TABLE 4

TABLE 4

Participants with higher annual income tended to have higher mean HBPIQ knowledge. With analysis of the HBPIQ knowledge scores, yearly income contributed to the model and was significant (F1,56 = 4.70, P = .034); however, no other significant findings were seen for group, time, or age.

There were no significant differences in participants’ attitudes, beliefs, and perceptions about HTN and general health. Both groups held similar attitudes and beliefs and similar social support at baseline and 6 months.

As shown in Table 4, a significant overall main effect (time) was found for SBP and DBP. On average, BPs decreased over time but did not significantly differ between groups. Controlling for age contributed to the model and was significant. That is, older participants tended to have higher DBPs. However, there were no other statistical differences. Table 5 shows the differences in BP scores between the intervention and control groups for 4 time points.

TABLE 5

TABLE 5

There was an overall decrease of 12.7 mm Hg in SBP and 3.9 mm Hg in DBP for the intervention group from baseline to the 6-month follow-up. Conversely, in the control group, there was a decrease of 15.2 mm Hg for SBP and 5.7 mm Hg for DBP from baseline to 6-month follow-up.

Back to Top | Article Outline

Discussion

Both groups in this study had small reductions in both systolic and diastolic BPs. However, the AA women had difficulty eliminating sodium from their daily intake. Whether this was because of cultural dietary habits, lower income, or lack of knowledge is unclear.

Back to Top | Article Outline

Knowledge Scores

Knowledge scores did not increase in these participants, and the intervention group was no more knowledgeable than the control group. This finding may reflect the higher educational levels reported in the control group. Higher educational achievement may be related to better understanding and higher value and importance given to adherence. The low HBPIQ scale scores by participants in this study are consistent with other studies that used this same instrument.

The attitudes and beliefs reported in this study are also consistent with those reported in other studies.24,25 Other empirical studies have shown that culture plays a significant role in how HTN disease is perceived24(p787),26 and managed in AA women and other ethnic minorities. Culturally derived beliefs and attitudes may explain why the women in this study had higher levels of education yet consumed liberal amounts of salt. Thus, it could be argued that higher levels of education do not necessarily translate to health behavior change.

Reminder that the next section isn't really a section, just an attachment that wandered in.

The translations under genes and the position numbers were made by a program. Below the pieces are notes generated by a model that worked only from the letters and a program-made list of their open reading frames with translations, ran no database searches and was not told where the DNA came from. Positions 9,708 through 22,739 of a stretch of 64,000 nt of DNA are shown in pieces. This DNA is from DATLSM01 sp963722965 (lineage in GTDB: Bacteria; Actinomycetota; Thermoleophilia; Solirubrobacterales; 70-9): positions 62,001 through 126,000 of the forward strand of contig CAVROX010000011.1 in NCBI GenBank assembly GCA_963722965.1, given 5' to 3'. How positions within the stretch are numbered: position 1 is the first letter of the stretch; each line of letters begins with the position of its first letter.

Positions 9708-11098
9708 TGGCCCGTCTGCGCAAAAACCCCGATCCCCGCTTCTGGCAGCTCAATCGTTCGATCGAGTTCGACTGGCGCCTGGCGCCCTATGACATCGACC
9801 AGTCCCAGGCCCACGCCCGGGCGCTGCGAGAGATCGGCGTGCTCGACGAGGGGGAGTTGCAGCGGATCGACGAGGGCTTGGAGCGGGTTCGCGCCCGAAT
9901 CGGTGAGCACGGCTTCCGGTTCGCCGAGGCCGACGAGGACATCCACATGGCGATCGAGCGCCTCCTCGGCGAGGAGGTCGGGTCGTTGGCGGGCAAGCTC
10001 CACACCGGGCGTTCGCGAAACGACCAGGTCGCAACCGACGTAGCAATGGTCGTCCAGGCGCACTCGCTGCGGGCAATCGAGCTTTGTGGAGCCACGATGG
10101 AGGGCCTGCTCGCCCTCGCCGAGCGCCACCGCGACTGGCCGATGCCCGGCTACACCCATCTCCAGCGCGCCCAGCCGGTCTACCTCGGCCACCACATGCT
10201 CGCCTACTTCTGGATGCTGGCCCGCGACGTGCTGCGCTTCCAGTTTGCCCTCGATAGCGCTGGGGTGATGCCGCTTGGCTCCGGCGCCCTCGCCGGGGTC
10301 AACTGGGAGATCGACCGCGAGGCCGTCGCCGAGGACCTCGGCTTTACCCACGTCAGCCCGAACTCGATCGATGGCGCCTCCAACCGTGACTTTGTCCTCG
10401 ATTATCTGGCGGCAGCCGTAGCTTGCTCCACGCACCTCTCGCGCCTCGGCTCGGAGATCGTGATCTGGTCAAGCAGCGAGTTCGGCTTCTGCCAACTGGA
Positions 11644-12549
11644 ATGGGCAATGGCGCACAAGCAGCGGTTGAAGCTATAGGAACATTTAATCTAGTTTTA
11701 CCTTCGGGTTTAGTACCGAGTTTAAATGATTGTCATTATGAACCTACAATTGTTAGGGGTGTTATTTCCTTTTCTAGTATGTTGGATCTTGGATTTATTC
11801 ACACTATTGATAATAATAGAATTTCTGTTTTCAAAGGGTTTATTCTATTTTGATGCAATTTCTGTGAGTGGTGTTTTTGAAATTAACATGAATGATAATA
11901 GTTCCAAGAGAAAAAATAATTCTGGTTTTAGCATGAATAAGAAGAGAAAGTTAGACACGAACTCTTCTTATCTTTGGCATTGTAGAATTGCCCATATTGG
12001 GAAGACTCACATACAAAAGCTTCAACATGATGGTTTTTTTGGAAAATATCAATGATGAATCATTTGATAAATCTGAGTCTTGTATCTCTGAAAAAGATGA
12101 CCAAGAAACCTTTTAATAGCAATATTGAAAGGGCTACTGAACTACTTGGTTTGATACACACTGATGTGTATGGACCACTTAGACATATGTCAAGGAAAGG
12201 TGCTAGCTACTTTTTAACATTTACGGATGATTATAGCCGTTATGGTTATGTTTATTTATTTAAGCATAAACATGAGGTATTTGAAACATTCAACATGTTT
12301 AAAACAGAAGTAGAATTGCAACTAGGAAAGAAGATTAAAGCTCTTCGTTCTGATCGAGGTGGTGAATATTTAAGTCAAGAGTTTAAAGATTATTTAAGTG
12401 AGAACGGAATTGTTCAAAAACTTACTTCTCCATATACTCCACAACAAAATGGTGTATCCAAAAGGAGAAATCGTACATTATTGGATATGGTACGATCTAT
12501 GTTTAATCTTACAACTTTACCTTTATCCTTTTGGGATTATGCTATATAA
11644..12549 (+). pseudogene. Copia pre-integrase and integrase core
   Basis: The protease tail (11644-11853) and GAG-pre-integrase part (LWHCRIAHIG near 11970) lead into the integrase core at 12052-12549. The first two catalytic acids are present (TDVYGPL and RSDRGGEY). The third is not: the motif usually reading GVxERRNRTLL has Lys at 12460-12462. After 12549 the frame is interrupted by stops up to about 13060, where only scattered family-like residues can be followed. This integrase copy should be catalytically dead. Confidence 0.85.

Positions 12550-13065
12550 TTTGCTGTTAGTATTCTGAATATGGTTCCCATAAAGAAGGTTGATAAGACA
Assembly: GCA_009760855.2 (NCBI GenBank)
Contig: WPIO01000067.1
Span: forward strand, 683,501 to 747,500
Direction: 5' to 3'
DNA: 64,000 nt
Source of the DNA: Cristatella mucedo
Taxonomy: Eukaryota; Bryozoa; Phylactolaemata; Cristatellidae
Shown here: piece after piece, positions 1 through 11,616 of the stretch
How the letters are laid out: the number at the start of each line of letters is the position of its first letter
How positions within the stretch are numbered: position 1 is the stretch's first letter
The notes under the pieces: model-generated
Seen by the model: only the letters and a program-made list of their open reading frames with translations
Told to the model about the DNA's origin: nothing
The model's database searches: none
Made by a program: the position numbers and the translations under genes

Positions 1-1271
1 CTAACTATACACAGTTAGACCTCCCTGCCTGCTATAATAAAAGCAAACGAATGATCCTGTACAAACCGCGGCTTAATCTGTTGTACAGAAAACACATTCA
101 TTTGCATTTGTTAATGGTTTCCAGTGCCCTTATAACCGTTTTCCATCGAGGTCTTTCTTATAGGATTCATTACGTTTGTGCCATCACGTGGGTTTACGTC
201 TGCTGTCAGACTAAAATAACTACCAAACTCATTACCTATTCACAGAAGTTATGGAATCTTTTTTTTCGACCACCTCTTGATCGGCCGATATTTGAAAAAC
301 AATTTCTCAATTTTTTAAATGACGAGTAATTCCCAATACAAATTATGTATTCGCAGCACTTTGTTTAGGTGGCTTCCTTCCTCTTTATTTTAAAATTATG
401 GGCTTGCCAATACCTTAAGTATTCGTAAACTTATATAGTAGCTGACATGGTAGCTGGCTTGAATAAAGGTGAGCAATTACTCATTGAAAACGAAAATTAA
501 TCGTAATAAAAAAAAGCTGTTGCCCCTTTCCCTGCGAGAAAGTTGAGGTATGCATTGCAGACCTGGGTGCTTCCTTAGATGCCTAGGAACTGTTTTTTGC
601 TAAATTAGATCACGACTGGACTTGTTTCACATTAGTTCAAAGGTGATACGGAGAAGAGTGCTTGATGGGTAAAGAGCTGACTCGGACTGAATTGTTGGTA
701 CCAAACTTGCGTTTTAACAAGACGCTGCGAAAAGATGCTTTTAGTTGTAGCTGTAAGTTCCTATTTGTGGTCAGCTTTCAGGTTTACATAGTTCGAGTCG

Contrary to findings from previous studies, AA women in this study indicated that they did not need or desire to talk to someone else. This may reflect the fact that they already had good support systems, with a mean of 10 close relatives or friends who they could count on; 61% were already talking to someone and only 23% felt the need to talk to someone else.

It is interesting to note that although there were no differences between groups in this study, there were positive changes reported by the participants as a whole. This suggests that involving AA women in an intervention study, regardless of group assignment, may help them to alter behavior. At the 6-month follow-up, 3 participants in the control group revealed that they had been dieting with substantial weight loss since enrollment in the study, 2 reported walking more since starting the study, and 2 had additional medications added to their HTN regimen by their physicians. These findings may partly explain the BP changes seen in the control group participants. In addition, treatment diffusion may have occurred because participants in the 2 groups attended the same churches and were in the same community settings. That is, through natural diffusion, the participants in the intervention group may have unconsciously shared information with family and church members in the control group. The changes seen in the control group may also reflect a Hawthorne effect in which participants who received special repeated attention (surveys and BP measurements) may have initiated behavior changes.

Back to Top | Article Outline

Limitations